The jokes sometimes verge on slapstick. For instance, the advanced sentient artificial life-form, Isaac (the Spock or Data character in the cast), gets into the spirit of learning about practical jokes by cutting off a human character's leg (painlessly, in sleep). This incident barely escapes being horrific by the fact that the medical technology of that century is so advanced that the character will have a new leg within days. The pop culture references come almost exclusively from the twentieth century, a detail that doesn't bear scrutiny. Wouldn't the characters show more interest in and awareness of such things from their own era? Most glaring is the Krill (the Klingon equivalent in this universe) deity's name—Avis, the subject of many jokes. Would the average person four hundred years from now have even heard of a twentieth- to twenty-first-century car rental company? Likewise, the incident when Bortus has a change of heart about his female offspring after watching RUDOLPH THE RED-NOSED REINDEER is cute and rather touching, but it takes generous suspension of disbelief to accept that RUDOLPH would become a classic still popular with general audiences four centuries in the future.

Several features of the show similarly seem to follow the "Rule of Funny" with little or no concern for plausibility. For instance, Bortus allegedly belongs to an all-male species (with rare, taboo exceptions) that urinates only once a year and lays eggs. With no indication that the writers thought out the implications of these traits in advance, I can only conclude Bortus's kind must be desert-dwelling reptiles. The brief glimpse of his planet, when he returns home for his annual urination ceremony—obviously inspired by Spock's return to Vulcan in "Amok Time"—shows a desert-like landscape. In the incisive, timely episode about a planet ruled by positive and negative social media votes, a senior crew member gets the landing party in trouble by fooling around with a statue of a cultural heroine. As his own superiors point out, he should have known better, yet the audience has to accept that an experienced officer with a record good enough to justify his assignment to a delicate mission would behave so irresponsibly. Even in the more serious moments, dedicated SF fans may notice weaknesses. In one episode, two members of a first-contact party get sentenced to an internment camp because they were born under the wrong astrological sign. Wouldn't it be obvious to a society advanced enough to attempt communication with interstellar life that constellations look different from different planets, so it's meaningless to assign their astrological signs to inhabitants of a distant solar system? And even if their taboos prevented their accepting the stigmatized visitors, wouldn't it make more sense simply to ban them from the planet? As for the dark, emotionally wrenching double episode about Isaac's world, didn't the builders of the AIs consider the probable consequences of creating potentially sentient robots? If the builders had no qualms about trying to enslave the robots once sentience emerged, why weren't the artificial life forms programmed with the equivalent of the Three Laws to begin with?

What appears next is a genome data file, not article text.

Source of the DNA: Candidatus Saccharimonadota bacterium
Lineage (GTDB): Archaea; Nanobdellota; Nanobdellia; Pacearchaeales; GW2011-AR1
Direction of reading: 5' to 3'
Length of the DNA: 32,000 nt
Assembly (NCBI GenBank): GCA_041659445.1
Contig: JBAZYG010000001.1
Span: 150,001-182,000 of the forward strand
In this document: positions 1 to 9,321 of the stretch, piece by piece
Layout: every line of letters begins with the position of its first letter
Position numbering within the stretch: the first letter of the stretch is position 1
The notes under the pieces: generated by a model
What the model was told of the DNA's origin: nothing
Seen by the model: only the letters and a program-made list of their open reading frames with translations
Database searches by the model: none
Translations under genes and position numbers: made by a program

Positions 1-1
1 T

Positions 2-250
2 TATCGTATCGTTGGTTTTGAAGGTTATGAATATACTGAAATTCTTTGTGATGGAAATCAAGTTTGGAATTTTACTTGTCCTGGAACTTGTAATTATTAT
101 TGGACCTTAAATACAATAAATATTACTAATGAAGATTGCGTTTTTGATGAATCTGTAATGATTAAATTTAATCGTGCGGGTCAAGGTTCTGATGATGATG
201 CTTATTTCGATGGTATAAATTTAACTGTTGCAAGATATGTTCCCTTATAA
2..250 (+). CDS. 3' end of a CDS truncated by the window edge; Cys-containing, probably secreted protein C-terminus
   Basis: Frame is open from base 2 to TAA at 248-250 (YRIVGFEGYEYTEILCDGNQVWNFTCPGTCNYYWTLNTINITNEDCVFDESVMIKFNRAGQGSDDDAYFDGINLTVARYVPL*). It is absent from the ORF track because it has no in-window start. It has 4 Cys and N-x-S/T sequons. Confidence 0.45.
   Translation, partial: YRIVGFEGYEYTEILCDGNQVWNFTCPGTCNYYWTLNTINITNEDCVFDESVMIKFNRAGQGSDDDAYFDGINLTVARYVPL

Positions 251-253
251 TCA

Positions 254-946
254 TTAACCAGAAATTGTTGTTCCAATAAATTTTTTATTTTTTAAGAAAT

I'm very taken with this series, but in my opinion it would be even better if it didn't look as if the writers were making up things as they go along, tossing in anything that seems entertaining at the moment. That said, the balance between silly and plausible appears to be shifting in a favorable direction, and after the final two episodes of the second season, I'll be eagerly waiting for the third.

Margaret L. Carter

Carter's Crypt

Tuesday, March 05, 2019

Theme-Worldbuilding Integration: A Stitch In Time

Theme-Worldbuilding Integration
A Stitch In Time
Jacqueline Lichtenberg

Previous posts in the Theme-Worldbuilding Integration Series are indexed here:

Posts with two or more skills plus Integration in the title are about "walking and chewing gum" or multi-tasking, orchestrating and co-ordinating the separately studied skills of novel construction and writing (and reading).

In posts titled Theme - we examine the conscious and unconscious assumptions about the nature of reality, our subjective impressions of reality, our civilization's standards of thinking-feeling-believing, and what the writer of fiction, especially Romance and all sub-genres of it (Science Fiction, Paranormal, Fantasy, Alien Romance) can add to humanity's sum total of knowledge about humanity (and aliens).

Aliens are the focus of this blog, romance, love, appreciation, admiration, awe, and fear of Aliens is the emotional content of these posts on Theme.